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En español | No. Medicare doesn’t cover eyeglasses, contact lenses or eye exams to determine your prescriptions. However, you’ll find one exception: Medicare provides limited coverage for glasses or contact lenses after cataract surgery.
Medicare Part B will pay for one set of corrective glasses or contacts if you have cataract surgery that implants an intraocular lens, the clear plastic artificial lens that doctors put in place when removing your cloudy natural lens.
After you’ve met your annual Part B deductible, which is $233 in 2022, you’ll pay 20 percent of the Medicare-approved amount for corrective lenses after your cataract surgery. In this case, Medicare will cover only one set of contacts or pair of glasses with standard frames.
Upgraded frames may mean extra costs out of pocket for you. And you must purchase the glasses from an enrolled Medicare supplier.
If you choose to enroll in a Medicare Advantage plan rather than original Medicare, you’ll discover that most plans offer some vision coverage for eye exams, glasses and contacts. Most forego the copayment for glasses and contacts too.
All vision coverage — including eye exams, glasses and contacts — within Medicare Advantage plans usually has an annual dollar limit, which averaged $160 in 2021, according to the Kaiser Family Foundation. These plans also have limits on how often you can get a new pair of glasses. About half cover one pair a year. Others cover a pair every two years.
To check out plans with vision coverage in your area, go to Medicare’s Plan Finder and type in your zip code. In the Plan Type drop-down menu, click ◯ Medicare Advantage Plan and hit the Apply button to register your choice.
You then may be asked to choose your county if your zip code spans more than one county. When you click Start, you can identify if you receive financial aid and see an option to compare drug costs among plans. This doesn’t include vision costs.
From there, you can click through to see a list of all Medicare Advantage plans in your area. A green check mark notes ✓ Vision in the Plan Benefits list. You can narrow the list by clicking on Filter by: Plan Benefits, checking the box beside ☐ Vision coverage, and hitting the Apply button.
For more information about each plan’s vision coverage, click Plan Details and either scroll down to Extra Benefits or click on the tab with that name. Under Vision, you’ll see whether the plan has a copay for routine eye exams, glasses, contacts and other covered services and what limits might apply.
You also can go to a plan’s website or contact the plan directly for more information. Some plans require using an in-network provider and getting prior authorization for some vision services.
Yes, you can get some help paying for glasses — and contacts:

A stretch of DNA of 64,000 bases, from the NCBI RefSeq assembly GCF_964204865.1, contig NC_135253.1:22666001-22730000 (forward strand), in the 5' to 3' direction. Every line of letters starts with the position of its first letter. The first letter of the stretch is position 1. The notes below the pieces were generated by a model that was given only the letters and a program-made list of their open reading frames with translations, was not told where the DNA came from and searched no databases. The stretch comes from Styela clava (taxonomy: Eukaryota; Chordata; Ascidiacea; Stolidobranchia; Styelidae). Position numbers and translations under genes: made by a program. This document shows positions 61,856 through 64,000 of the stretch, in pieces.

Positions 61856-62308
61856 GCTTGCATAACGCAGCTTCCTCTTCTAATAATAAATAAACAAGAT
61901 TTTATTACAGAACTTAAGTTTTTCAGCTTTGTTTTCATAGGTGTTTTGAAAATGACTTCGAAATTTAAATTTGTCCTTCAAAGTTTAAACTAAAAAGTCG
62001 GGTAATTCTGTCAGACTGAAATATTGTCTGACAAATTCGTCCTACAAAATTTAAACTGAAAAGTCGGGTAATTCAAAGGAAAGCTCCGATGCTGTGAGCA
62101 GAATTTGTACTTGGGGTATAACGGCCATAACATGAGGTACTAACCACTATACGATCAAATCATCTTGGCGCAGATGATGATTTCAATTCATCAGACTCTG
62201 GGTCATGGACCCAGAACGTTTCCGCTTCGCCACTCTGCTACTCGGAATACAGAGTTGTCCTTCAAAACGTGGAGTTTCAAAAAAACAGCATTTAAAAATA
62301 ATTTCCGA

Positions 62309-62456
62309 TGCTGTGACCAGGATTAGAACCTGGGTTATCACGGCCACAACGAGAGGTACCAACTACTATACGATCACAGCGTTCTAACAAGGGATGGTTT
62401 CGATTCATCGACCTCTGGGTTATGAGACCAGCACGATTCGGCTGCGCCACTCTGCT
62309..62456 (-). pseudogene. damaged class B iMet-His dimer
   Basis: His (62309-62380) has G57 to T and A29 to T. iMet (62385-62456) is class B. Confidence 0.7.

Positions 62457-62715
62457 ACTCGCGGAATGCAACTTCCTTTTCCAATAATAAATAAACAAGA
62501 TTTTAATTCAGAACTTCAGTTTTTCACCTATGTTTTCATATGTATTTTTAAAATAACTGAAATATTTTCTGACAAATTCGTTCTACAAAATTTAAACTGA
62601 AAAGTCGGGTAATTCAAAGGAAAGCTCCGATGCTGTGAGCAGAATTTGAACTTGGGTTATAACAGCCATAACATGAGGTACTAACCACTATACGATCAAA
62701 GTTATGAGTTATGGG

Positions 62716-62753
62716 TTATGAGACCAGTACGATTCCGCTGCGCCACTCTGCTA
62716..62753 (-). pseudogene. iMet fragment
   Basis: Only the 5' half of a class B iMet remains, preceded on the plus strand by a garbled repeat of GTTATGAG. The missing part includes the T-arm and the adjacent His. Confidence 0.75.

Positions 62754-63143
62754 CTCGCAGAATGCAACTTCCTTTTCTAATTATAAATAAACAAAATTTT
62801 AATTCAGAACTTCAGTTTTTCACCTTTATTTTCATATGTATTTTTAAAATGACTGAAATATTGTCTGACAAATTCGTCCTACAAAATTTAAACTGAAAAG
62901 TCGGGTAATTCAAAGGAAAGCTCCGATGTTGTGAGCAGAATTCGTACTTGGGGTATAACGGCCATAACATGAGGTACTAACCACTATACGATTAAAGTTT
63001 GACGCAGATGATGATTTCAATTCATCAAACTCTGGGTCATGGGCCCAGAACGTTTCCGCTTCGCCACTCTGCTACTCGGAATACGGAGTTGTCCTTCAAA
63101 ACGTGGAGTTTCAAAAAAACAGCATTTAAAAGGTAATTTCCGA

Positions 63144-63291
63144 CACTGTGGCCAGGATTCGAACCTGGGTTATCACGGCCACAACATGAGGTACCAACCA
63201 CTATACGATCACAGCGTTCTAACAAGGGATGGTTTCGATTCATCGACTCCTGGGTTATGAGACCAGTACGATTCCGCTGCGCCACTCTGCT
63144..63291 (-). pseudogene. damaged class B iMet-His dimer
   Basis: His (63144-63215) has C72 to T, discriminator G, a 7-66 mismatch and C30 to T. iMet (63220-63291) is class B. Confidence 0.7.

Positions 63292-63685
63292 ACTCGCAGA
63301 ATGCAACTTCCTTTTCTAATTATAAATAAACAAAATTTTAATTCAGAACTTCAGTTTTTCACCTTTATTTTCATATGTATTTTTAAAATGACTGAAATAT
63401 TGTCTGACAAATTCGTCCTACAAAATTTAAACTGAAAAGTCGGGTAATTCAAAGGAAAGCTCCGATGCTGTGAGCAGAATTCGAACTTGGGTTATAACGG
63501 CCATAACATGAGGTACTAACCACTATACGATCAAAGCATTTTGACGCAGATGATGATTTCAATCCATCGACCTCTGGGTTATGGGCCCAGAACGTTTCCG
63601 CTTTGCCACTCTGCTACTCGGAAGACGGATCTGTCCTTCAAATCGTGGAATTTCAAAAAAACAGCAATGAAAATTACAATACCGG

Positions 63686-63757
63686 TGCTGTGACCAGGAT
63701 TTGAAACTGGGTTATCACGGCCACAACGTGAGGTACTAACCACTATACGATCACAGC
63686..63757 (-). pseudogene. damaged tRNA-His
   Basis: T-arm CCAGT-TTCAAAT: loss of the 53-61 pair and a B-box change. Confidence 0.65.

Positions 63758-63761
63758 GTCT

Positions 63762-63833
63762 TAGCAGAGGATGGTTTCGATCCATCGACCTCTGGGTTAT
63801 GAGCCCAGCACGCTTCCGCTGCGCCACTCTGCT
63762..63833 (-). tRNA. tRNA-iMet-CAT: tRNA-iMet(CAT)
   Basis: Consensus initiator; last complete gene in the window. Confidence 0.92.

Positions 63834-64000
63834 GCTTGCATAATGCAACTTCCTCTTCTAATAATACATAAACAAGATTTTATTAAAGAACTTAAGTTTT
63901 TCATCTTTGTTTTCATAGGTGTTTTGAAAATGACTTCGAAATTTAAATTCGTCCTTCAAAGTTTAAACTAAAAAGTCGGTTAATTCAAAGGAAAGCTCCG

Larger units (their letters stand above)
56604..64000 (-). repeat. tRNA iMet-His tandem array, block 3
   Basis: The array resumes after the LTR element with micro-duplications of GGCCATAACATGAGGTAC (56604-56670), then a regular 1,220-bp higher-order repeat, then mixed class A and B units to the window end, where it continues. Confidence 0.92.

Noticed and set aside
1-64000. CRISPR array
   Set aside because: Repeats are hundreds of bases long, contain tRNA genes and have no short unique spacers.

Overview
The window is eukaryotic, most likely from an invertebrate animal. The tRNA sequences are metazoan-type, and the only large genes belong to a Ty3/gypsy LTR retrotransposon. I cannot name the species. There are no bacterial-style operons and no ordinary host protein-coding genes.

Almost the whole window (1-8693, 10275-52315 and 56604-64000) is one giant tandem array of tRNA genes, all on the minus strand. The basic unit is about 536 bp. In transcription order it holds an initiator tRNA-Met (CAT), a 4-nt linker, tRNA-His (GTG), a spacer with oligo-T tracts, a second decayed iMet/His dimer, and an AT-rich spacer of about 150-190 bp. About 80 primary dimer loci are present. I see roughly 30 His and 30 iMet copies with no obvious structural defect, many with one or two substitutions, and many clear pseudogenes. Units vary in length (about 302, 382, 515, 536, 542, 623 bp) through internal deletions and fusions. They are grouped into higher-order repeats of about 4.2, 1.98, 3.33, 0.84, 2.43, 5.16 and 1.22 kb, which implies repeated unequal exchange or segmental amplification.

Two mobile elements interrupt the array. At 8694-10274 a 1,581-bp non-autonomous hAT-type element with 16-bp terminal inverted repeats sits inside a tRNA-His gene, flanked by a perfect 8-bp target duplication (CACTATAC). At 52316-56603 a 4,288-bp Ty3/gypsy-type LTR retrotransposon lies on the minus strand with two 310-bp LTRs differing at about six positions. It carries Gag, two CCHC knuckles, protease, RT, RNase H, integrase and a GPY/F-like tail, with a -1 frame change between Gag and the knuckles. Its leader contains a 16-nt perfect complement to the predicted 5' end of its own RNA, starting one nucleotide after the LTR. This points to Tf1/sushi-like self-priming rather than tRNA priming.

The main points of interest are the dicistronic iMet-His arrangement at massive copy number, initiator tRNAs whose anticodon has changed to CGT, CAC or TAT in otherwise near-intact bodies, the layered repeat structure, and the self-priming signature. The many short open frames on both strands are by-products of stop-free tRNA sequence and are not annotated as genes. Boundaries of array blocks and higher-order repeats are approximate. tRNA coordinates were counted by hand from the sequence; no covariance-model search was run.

Medicaid. If you qualify for this joint federal-state or federal-territory program that provides health insurance for people with low incomes, you may have some coverage for glasses. The rules vary a lot by location.
Some states and territories cover one pair of glasses every two years, some every five years, and others pay for glasses only if you have cataract surgery. A few Medicaid programs won’t cover glasses for adults. Contact your state Medicaid program to learn more.
Retiree coverage. Many retiree health plans have some coverage for glasses and contacts. Check your plan’s website or call your benefits administrator for details.
Veterans benefits. The U.S. Department of Veterans Affairs (VA) will cover the cost of glasses if you have a service-connected disability and are receiving VA disability payments or if you were awarded a Purple Heart or meet other service-related criteria. The VA is a separate health care system from Medicare.
If you’re receiving VA care for an illness or injury that is causing vision problems, such as cataract surgery, diabetes, multiple sclerosis, stroke or traumatic brain injury you may be able to get coverage for glasses. To find out more, contact a VA health facility near you.
Vision insurance or discount programs. With a private vision insurance policy, you pay annual premiums and usually have a copayment for eye exams, glasses or contacts and an annual vision coverage maximum. With a discount program, you pay a monthly fee for discounted eye exams, glasses and contacts within a network of doctors and vision centers.
AARP members have access to vision insurance and discounts at national optical chains through EyeMed MyVision Care.
A few Medigap companies let you add an optional package of extra benefits that cover some in-network vision, dental and hearing exams and one pair of glasses or contacts each year, up to an annual limit.
The end of a year, before the start of a school year and holidays can be a good time to look for sales on prescription eyewear, often the frames. If you like a style at one retailer, ask when it will be on sale, when coupons are offered or whether the store has discounts based on age or organizations where you might have a membership.
Comparison shop at membership warehouses with vision centers and online retailers. Money from a health savings account (HSA) that you contributed to before you enrolled in Medicare can be used for glasses. And if the frames you’re wearing now are in good shape, see if new lenses only will cut your costs significantly.
Updated September 26, 2022
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